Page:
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China expands eligible project types for domestic renewable energy certificates


Expanding from onshore wind, solar to all types of renewables

Likely to increase domestic GEC supply, demand but disrupt I-REC market

How to coordinate GEC and domestic carbon market yet to clarify

  • Author
  • Ivy Yin
  • Editor
  • Aastha Agnihotri
  • Commodity
  • Agriculture Electric Power Energy Transition Metals
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  • Solar energy Wind energy

China has expanded the scope of its domestic renewable energy certificate scheme to include all types of renewables projects, in addition to only solar and onshore wind projects previously, top economic planner National Development and Reform Commission (NDRC) said on its website late-Aug. 3.

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Under the expanded scheme, all renewable energy projects will now be eligible to generate Green Electricity Certificates, or GECs, which are bought by Chinese companies to certify that their electricity consumption from renewable energy sources.

One GEC represents 1 MWh of renewable electricity consumption and can be traded in the open market. The trade volume of GECs increased by 15.8 times on the year in 2022 to 9.69 million, representing 9.69 TWh of renewable electricity consumption.

"Extending issuance eligibility to other renewable energy projects would allow better tracking and reporting of renewable power consumption and ease the challenges for companies on carbon accounting and reporting, incentivizing accelerated Scope 2 emission reductions," said Caroline Zhu, senior analyst with S&P Global Commodity Insights.

"PPA [power purchase agreement] has been acknowledged in CBAM [carbon border adjustment mechanism proposed by the EU], while calculation methodology details remain unknown. Developing a credible tracking system could better prepare local manufactures for the upcoming policy announcement and enforcement," she added.

Increasing GEC supplies

More eligible projects will result in a substantial increase in the supply of GECs, which is in line with the government objective to expand the GECs scheme to make it the primary renewable energy certificate scheme in China, according to market participants.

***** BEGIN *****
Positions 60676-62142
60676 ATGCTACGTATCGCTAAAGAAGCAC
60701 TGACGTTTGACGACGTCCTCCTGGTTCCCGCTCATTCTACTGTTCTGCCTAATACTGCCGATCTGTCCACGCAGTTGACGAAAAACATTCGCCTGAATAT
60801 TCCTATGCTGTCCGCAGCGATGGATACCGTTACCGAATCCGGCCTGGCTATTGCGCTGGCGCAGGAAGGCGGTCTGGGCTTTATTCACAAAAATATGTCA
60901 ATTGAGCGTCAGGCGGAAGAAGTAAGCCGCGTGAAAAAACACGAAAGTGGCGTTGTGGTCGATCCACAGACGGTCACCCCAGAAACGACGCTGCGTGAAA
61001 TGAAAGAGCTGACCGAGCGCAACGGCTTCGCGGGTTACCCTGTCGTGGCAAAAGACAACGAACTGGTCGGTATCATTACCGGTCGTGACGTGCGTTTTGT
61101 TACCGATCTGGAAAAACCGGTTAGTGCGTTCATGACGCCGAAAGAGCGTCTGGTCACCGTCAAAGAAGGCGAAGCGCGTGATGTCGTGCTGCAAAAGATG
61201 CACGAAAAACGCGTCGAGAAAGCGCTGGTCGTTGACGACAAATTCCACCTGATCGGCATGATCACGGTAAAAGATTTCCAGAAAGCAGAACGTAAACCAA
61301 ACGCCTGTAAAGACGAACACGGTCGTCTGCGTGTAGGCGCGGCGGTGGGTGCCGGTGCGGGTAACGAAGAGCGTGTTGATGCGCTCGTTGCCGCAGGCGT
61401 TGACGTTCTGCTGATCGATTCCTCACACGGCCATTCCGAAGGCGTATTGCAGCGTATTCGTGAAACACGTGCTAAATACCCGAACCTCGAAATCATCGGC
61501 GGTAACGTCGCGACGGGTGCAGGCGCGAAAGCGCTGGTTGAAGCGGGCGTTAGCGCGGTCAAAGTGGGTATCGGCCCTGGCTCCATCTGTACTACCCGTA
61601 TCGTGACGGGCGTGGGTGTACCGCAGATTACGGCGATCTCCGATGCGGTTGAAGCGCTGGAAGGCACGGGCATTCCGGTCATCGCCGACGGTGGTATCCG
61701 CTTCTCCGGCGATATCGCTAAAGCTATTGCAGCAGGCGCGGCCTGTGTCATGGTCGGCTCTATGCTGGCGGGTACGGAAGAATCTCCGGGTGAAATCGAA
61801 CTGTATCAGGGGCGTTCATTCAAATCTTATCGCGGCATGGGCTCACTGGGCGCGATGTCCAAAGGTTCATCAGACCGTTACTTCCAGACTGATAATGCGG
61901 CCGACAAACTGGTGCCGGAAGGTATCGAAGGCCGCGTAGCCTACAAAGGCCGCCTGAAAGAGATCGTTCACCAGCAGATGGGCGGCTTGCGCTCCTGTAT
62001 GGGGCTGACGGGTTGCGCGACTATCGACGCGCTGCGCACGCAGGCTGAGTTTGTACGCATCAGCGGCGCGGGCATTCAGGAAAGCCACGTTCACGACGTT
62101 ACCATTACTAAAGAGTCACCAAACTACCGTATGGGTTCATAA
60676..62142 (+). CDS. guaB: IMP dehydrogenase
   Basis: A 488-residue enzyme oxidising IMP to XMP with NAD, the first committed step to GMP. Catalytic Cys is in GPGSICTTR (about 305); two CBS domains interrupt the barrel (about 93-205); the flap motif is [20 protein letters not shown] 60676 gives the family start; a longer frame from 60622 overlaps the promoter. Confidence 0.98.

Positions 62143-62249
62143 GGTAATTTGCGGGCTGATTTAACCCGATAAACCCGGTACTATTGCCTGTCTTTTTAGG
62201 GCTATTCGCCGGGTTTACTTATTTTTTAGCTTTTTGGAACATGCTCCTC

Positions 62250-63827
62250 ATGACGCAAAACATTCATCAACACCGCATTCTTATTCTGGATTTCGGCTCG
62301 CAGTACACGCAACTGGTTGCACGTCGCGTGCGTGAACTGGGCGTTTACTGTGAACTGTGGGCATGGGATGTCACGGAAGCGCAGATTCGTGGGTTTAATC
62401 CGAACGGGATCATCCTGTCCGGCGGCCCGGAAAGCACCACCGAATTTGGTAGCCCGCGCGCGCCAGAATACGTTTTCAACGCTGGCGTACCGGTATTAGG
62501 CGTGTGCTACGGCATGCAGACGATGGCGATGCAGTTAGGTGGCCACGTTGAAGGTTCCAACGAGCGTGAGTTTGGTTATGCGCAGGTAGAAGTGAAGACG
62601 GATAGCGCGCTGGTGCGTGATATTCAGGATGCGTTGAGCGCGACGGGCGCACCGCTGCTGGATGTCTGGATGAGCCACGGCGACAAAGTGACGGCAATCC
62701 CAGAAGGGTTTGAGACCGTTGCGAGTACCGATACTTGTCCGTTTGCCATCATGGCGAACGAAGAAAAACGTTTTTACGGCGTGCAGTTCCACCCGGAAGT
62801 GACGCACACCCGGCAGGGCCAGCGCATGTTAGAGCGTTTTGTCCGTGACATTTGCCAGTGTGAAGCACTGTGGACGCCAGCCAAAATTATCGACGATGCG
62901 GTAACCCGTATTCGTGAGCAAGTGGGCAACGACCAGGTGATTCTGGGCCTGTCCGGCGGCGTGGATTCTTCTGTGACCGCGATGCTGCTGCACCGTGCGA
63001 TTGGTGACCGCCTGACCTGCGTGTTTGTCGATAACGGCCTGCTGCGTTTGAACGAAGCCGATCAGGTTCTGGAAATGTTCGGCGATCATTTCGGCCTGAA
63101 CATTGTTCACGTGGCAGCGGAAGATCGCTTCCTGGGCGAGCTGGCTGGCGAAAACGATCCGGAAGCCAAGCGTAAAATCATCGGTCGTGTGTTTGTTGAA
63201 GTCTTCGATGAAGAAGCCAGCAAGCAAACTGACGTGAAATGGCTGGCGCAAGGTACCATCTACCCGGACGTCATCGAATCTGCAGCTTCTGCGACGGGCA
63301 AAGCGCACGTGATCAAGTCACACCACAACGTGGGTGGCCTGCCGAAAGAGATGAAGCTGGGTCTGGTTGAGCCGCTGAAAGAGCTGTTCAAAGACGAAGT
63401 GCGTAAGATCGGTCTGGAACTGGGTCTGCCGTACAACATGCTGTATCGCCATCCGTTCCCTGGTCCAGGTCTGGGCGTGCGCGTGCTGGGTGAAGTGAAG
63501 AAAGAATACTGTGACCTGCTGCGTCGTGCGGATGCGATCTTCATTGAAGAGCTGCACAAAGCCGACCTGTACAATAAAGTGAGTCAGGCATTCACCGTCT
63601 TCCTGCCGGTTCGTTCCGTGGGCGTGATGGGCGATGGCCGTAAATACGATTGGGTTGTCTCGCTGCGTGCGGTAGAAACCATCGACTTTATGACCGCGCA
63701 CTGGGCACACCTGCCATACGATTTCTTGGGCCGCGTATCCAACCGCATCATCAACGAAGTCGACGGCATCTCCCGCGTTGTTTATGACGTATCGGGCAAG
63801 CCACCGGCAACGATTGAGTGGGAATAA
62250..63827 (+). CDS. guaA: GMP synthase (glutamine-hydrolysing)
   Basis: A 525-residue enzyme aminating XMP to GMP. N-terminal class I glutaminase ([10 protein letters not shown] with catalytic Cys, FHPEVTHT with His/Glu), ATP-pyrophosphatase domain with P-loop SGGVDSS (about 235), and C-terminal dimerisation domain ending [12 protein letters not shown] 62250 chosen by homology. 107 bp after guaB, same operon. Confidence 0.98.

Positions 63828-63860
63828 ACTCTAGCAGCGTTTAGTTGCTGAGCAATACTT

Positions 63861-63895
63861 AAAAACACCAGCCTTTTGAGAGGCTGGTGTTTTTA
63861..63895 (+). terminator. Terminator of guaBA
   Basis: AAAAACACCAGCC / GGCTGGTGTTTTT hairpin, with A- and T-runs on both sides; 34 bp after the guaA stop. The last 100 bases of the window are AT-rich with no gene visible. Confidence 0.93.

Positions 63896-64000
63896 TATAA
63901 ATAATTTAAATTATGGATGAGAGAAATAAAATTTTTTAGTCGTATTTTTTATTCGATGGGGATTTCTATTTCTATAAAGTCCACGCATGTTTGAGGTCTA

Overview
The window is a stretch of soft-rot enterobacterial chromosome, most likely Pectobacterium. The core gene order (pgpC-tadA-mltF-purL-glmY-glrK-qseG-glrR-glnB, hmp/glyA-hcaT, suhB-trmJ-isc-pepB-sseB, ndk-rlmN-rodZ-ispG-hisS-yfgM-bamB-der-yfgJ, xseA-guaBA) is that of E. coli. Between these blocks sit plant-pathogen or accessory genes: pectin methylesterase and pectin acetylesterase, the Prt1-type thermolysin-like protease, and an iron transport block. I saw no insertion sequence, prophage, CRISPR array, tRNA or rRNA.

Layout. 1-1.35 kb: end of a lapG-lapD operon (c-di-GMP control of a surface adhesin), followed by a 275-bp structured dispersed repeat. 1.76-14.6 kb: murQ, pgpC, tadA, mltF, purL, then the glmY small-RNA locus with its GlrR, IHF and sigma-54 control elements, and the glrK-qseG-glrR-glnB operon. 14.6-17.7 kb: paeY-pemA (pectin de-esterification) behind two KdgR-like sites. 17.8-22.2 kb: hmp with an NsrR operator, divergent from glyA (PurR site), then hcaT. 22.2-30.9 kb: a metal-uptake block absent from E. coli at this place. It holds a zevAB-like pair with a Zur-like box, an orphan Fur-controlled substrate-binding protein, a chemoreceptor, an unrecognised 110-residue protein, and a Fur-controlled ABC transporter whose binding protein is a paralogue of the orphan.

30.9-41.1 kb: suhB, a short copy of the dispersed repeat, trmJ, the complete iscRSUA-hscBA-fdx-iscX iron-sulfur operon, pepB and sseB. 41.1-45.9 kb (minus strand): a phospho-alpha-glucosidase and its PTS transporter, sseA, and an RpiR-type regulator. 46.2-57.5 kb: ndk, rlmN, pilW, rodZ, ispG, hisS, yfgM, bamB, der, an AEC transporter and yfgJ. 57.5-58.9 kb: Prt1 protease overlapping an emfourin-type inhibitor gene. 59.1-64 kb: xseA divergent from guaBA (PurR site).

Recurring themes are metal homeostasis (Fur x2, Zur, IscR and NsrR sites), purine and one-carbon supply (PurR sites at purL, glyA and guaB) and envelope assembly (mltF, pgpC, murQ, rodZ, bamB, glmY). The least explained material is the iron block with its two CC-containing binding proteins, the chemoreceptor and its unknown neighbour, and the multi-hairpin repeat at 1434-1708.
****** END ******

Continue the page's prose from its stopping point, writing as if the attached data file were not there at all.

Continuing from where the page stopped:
Zhu said this updated GEC policy was in combination with the government’s earlier announcement that enabled older wind and solar projects under the government’s subsidy scheme to trade GECs as well as continue receiving subsidies, while the subsidy amount for such a project will be reduced to the initial subsidy level minus the GEC’s settlement price.

In the past, these subsidized projects cannot apply for GECs, otherwise they needed to give up the subsidies.

"Overall, the industry has mixed feeling on the GEC scheme refresh," said Peng Chengyao, director for Greater China power & renewables research and analysis with S&P Global.

"The inclusion of all types of renewable generation has been longing for, however, GECs price will be very likely hammered if subsidized wind/solar projects can also trade GECs while claiming the remaining portion of subsidy as usual," she explained.

"In short term, oversupply of GECs is foreseeable," she concluded.

In the past month, the average price of one solar GEC was Yuan 41 ($5.71) and one wind GEC was Yuan 66.5 ($9.26), statistics from the official trading platform showed.

Paramount role of GEC

GECs will be viewed exclusively as the "the only proof of the environmental attributes of electricity in China" and "the only certificate that validates renewable electricity consumption," according to the joint statement from NDRC, Ministry of Finance, and National Energy Administration (NEA).